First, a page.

When the dust settled, the mayor was shot, seven Baldwin-Felts detectives were killed, and two miners were dead.

Sheriff Hatfield — who claimed credit for the deaths of two Baldwin Thugs — became a hero. This was the first time the seemingly invincible "Baldwin Thugs" had been defeated, which gave the miners hope.

In the spring of 1921, charges against Hatfield and his men were either dismissed or they were found not guilty. The enraged Baldwin-Felts crew swore vengeance, and just a few months later, they killed Sheriff Hatfield and his deputy on the steps of the county courthouse.

Baldwin-Felts Detectives
Nearly 2,000 people marched in their funeral procession. It wound its way through the town of Matewan and to the cemetery in Kentucky. As the rage built among the miners, it headed toward a final confrontation —the Battle of Blair Mountain.

Matewan was "a symbolic moment in a larger, broader and continuing historical struggle — in the words of Mingo county miner J.B. Wiggins, the 'struggle for freedom and liberty.'" 

It was just after the Matewan Massacre, and thousands of miners began pouring out of the mountains to take up arms against the villains who had attacked their families, assassinated their hero, and mistreated them for decades. The miners wore red bandanas around their necks to distinguish themselves from the company men wearing white patches and to avoid getting shot by their own troops. (referred to as 'red necks')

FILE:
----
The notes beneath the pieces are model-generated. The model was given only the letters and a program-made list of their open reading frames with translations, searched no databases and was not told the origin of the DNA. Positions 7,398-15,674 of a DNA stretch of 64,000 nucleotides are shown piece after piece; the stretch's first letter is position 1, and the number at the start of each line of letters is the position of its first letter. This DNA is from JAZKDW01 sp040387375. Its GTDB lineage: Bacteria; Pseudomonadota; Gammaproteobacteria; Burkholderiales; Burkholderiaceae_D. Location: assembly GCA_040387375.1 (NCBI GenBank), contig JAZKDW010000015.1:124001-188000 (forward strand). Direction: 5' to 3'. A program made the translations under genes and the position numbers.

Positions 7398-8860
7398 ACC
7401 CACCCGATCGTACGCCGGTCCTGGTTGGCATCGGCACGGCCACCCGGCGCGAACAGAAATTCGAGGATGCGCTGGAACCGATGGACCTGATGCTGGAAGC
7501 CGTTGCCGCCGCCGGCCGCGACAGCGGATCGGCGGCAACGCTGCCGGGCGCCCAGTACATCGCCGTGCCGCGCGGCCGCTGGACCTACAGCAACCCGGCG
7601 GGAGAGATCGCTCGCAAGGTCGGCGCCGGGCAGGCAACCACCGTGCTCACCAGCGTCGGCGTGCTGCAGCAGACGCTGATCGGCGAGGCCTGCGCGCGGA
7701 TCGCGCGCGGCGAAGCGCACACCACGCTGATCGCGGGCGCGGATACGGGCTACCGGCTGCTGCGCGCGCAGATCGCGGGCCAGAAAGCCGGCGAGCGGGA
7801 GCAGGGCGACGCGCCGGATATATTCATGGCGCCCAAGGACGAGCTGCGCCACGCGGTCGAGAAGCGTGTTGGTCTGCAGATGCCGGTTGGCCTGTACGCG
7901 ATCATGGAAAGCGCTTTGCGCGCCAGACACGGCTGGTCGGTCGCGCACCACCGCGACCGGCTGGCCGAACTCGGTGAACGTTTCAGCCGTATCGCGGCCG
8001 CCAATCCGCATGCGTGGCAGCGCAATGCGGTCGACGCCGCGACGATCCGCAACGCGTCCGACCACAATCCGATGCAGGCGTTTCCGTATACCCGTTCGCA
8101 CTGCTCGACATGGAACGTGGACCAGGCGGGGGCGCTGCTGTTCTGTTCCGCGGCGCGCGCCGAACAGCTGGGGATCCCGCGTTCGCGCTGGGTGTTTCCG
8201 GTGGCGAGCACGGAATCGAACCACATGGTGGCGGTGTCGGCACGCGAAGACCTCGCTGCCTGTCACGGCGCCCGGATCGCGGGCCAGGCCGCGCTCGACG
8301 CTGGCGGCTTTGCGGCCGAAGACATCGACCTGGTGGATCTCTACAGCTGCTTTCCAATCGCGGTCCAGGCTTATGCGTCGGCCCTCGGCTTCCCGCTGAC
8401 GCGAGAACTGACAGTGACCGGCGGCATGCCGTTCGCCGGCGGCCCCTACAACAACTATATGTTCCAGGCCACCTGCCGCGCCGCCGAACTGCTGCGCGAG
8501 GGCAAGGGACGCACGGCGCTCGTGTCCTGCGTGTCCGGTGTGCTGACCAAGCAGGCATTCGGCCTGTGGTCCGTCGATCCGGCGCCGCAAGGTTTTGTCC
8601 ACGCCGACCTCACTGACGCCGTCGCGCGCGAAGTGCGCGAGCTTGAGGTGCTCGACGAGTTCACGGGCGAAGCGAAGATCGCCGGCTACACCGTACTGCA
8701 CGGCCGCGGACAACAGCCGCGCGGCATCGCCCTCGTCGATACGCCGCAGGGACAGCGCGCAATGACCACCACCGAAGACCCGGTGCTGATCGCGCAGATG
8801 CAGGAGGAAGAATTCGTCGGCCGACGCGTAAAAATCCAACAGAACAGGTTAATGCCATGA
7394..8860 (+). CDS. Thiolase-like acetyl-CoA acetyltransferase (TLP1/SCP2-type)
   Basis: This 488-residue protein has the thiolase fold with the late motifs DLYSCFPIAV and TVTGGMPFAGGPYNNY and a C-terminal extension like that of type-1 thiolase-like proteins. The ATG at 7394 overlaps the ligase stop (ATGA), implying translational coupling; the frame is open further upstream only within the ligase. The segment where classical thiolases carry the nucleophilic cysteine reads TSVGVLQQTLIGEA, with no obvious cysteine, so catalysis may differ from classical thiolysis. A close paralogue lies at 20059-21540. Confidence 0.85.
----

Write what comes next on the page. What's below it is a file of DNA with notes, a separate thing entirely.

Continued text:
The sheriff of Little Coal River sent in law enforcement to keep the miners at bay, but the miners captured the troopers, disarmed them, and sent them running. The West Virginia governor also lost his chance for a peaceful resolution when, after meeting with some of the miner's leaders, he chose to reject their demands.

The miners were 13,000 strong as they headed toward the non-union territory of Logan and Mingo counties. They faced Sheriff Chafin — who was financially supported by the coal companies — and his 2,000 men who acted as security, police, and militia. Chafin stationed many of his troops in the hills around Blair Mountain, West Virginia. From there, Chafin dropped tear gas and pipe bombs on the miners.

"FIGHTING CONTINUES IN MOUNTAINS AS FEDERAL TROOPS REACH MINGO; PLANES REPORTED BOMBING MINERS," reported a New York Times headline shortly after Aug. 25, 1921, when the battle escalated to a new point in U.S. history — with tactics that have not been seen before or since.

The miners never made it through Chafin's lines — and it's hard to say what would've happened if they had. After 1 million rounds were fired (between a division of US Army infantry and the miners), the miners retreated. It was time to go home and fight another day.

Over 100 people had been killed — about 30 on Chafin's side and 50-100 on the union miners' side. Almost 1,000 of the miners were indicted for murder and treason, and many more lost their jobs.

(left) Federal troops standing with arms collected from the striking miners after surrender.

In the short-term, the defeat of the striking miners was devastating to the UMWA. Membership plummeted from 50,000 to 10,000 over the next several years. It took until 1935 — post-Great Depression and FDR's New Deal — for the rest of the mines in southern West Virginia to become unionized.